NSF Grant Will Accelerate SLU Researcher’s Work in Sustainable Metals
ST. LOUIS – A $500,000 grant from the National Science Foundation will accelerate research on using sustainable metals, specifically iron, to access valuable molecules.
The three-year grant, “Iron-Catalyzed Three-Component Coupling Methods via Iron Azametallacyclobutene Complexes,” was awarded to Jamie Neely, Ph.D., assistant professor of chemistry at Saint Louis University.
Neely is researching new approaches to preparing products valuable to medicine, agriculture, and chemical synthesis through iron-catalyzed three-component coupling chemistry. Specifically, she is seeking to use iron, to make chemical reactions in the creation of pharmaceuticals more sustainable.
“Iron is the most abundant transition metal on Earth,” Neely said. “It is cheap and non-toxic and so is an excellent choice when making pharmaceutical drugs and other important products.”
Synthetic drug targets that could benefit from this chemistry include Nilotinib, which is used to treat chronic myelogenous leukemia, and Abemaciclib, which acts as a CDK inhibitor in treating metastatic breast cancers.
“We are on the road,” Neely said of using sustainable metals in pharmaceutical synthesis. “We aren’t there yet, but the car has left the driveway.”
These iron complexes can interact with coupling partners in a controlled fashion, making them ideal catalysts for the targeted methods. Neely said the project will showcase how the distinct behavior of Earth-abundant first-row transition metals can be seen as an opportunity, rather than a liability.
This research aims to develop iron-catalyzed three-component coupling reactions of nitrene precursors, alkynes, and nitrile or isonitrile substrates to synthesize value-added, nitrogen-containing compounds. Reactions of nitrile coupling partners will provide a route to imidazoles, a pervasive structural motif in biologically active compounds, with further application to the preparation of diversely substituted N-heterocyclic carbenes.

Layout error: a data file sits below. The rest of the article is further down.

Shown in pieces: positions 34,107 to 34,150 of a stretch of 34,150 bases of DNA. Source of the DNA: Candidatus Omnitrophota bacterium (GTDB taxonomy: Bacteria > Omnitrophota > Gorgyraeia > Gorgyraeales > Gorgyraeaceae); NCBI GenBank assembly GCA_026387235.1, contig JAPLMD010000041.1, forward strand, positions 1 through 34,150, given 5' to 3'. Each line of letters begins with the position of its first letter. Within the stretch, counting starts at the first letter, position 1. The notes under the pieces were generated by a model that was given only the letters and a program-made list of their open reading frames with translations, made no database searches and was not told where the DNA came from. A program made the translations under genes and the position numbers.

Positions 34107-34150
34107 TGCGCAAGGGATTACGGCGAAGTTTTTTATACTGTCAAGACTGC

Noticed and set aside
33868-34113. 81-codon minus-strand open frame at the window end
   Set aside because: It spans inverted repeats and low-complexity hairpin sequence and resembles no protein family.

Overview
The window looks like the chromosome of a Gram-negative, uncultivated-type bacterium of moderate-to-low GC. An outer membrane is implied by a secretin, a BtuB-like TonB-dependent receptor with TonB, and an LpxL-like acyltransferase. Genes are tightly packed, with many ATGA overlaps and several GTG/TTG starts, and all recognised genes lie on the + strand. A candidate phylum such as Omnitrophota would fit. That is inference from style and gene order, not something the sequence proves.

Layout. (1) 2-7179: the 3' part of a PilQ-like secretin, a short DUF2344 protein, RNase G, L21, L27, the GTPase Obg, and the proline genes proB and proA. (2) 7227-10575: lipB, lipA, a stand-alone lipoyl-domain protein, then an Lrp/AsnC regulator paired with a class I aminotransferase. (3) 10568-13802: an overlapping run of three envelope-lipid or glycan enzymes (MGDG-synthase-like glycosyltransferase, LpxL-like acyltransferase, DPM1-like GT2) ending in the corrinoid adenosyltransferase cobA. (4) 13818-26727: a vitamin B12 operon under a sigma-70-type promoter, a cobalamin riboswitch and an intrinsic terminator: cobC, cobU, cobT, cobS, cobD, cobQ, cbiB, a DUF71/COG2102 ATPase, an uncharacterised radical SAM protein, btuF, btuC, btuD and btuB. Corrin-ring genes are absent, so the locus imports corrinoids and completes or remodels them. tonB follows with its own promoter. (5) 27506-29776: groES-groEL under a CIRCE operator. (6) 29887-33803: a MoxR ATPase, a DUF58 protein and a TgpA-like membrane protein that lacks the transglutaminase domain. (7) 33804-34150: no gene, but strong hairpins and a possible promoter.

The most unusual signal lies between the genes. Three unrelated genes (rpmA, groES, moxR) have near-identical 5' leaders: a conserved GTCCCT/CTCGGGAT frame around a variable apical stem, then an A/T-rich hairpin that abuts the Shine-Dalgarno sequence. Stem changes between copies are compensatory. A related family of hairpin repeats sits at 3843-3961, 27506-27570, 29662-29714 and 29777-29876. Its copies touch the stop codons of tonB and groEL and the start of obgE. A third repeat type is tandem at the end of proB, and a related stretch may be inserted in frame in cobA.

Iron-catalyzed coupling using isonitrile substrates will access imidoyl ketenimine products that have broad utility as synthetic intermediates.
“We take advantage of iron imide complexes that deliver nitrogen groups and allow access to structures that are common in pharmaceutical drugs,” Neely said.
The metals currently used in the synthesis of these compounds come from scarce sources and can be toxic to humans.
“We’re spending all this time and energy getting residual metals out of the drug products at the end of the reactions,” she said. “If we can make these products with iron, it would minimize toxicity risks and save a lot of effort and money.”
Neely said the grant funding would accelerate her work, allowing research in her lab to proceed more efficiently.
“This grant gives us access to things we didn’t have before, like materials that we were previously synthesizing ourselves in the lab,” she said. “Now we can really focus our efforts on developing this exciting chemistry.”
National Science Foundation
The National Science Foundation (NSF) is an independent federal agency created by Congress in 1950 to promote the progress of science; to advance the national health, prosperity, and welfare; and to secure the national defense. With an annual budget of $8.8 billion, the NSF is the funding source for approximately 27% of the total federal budget for basic research conducted at U.S. colleges and universities. In many fields such as mathematics, computer science and the social sciences, NSF is the major source of federal backing.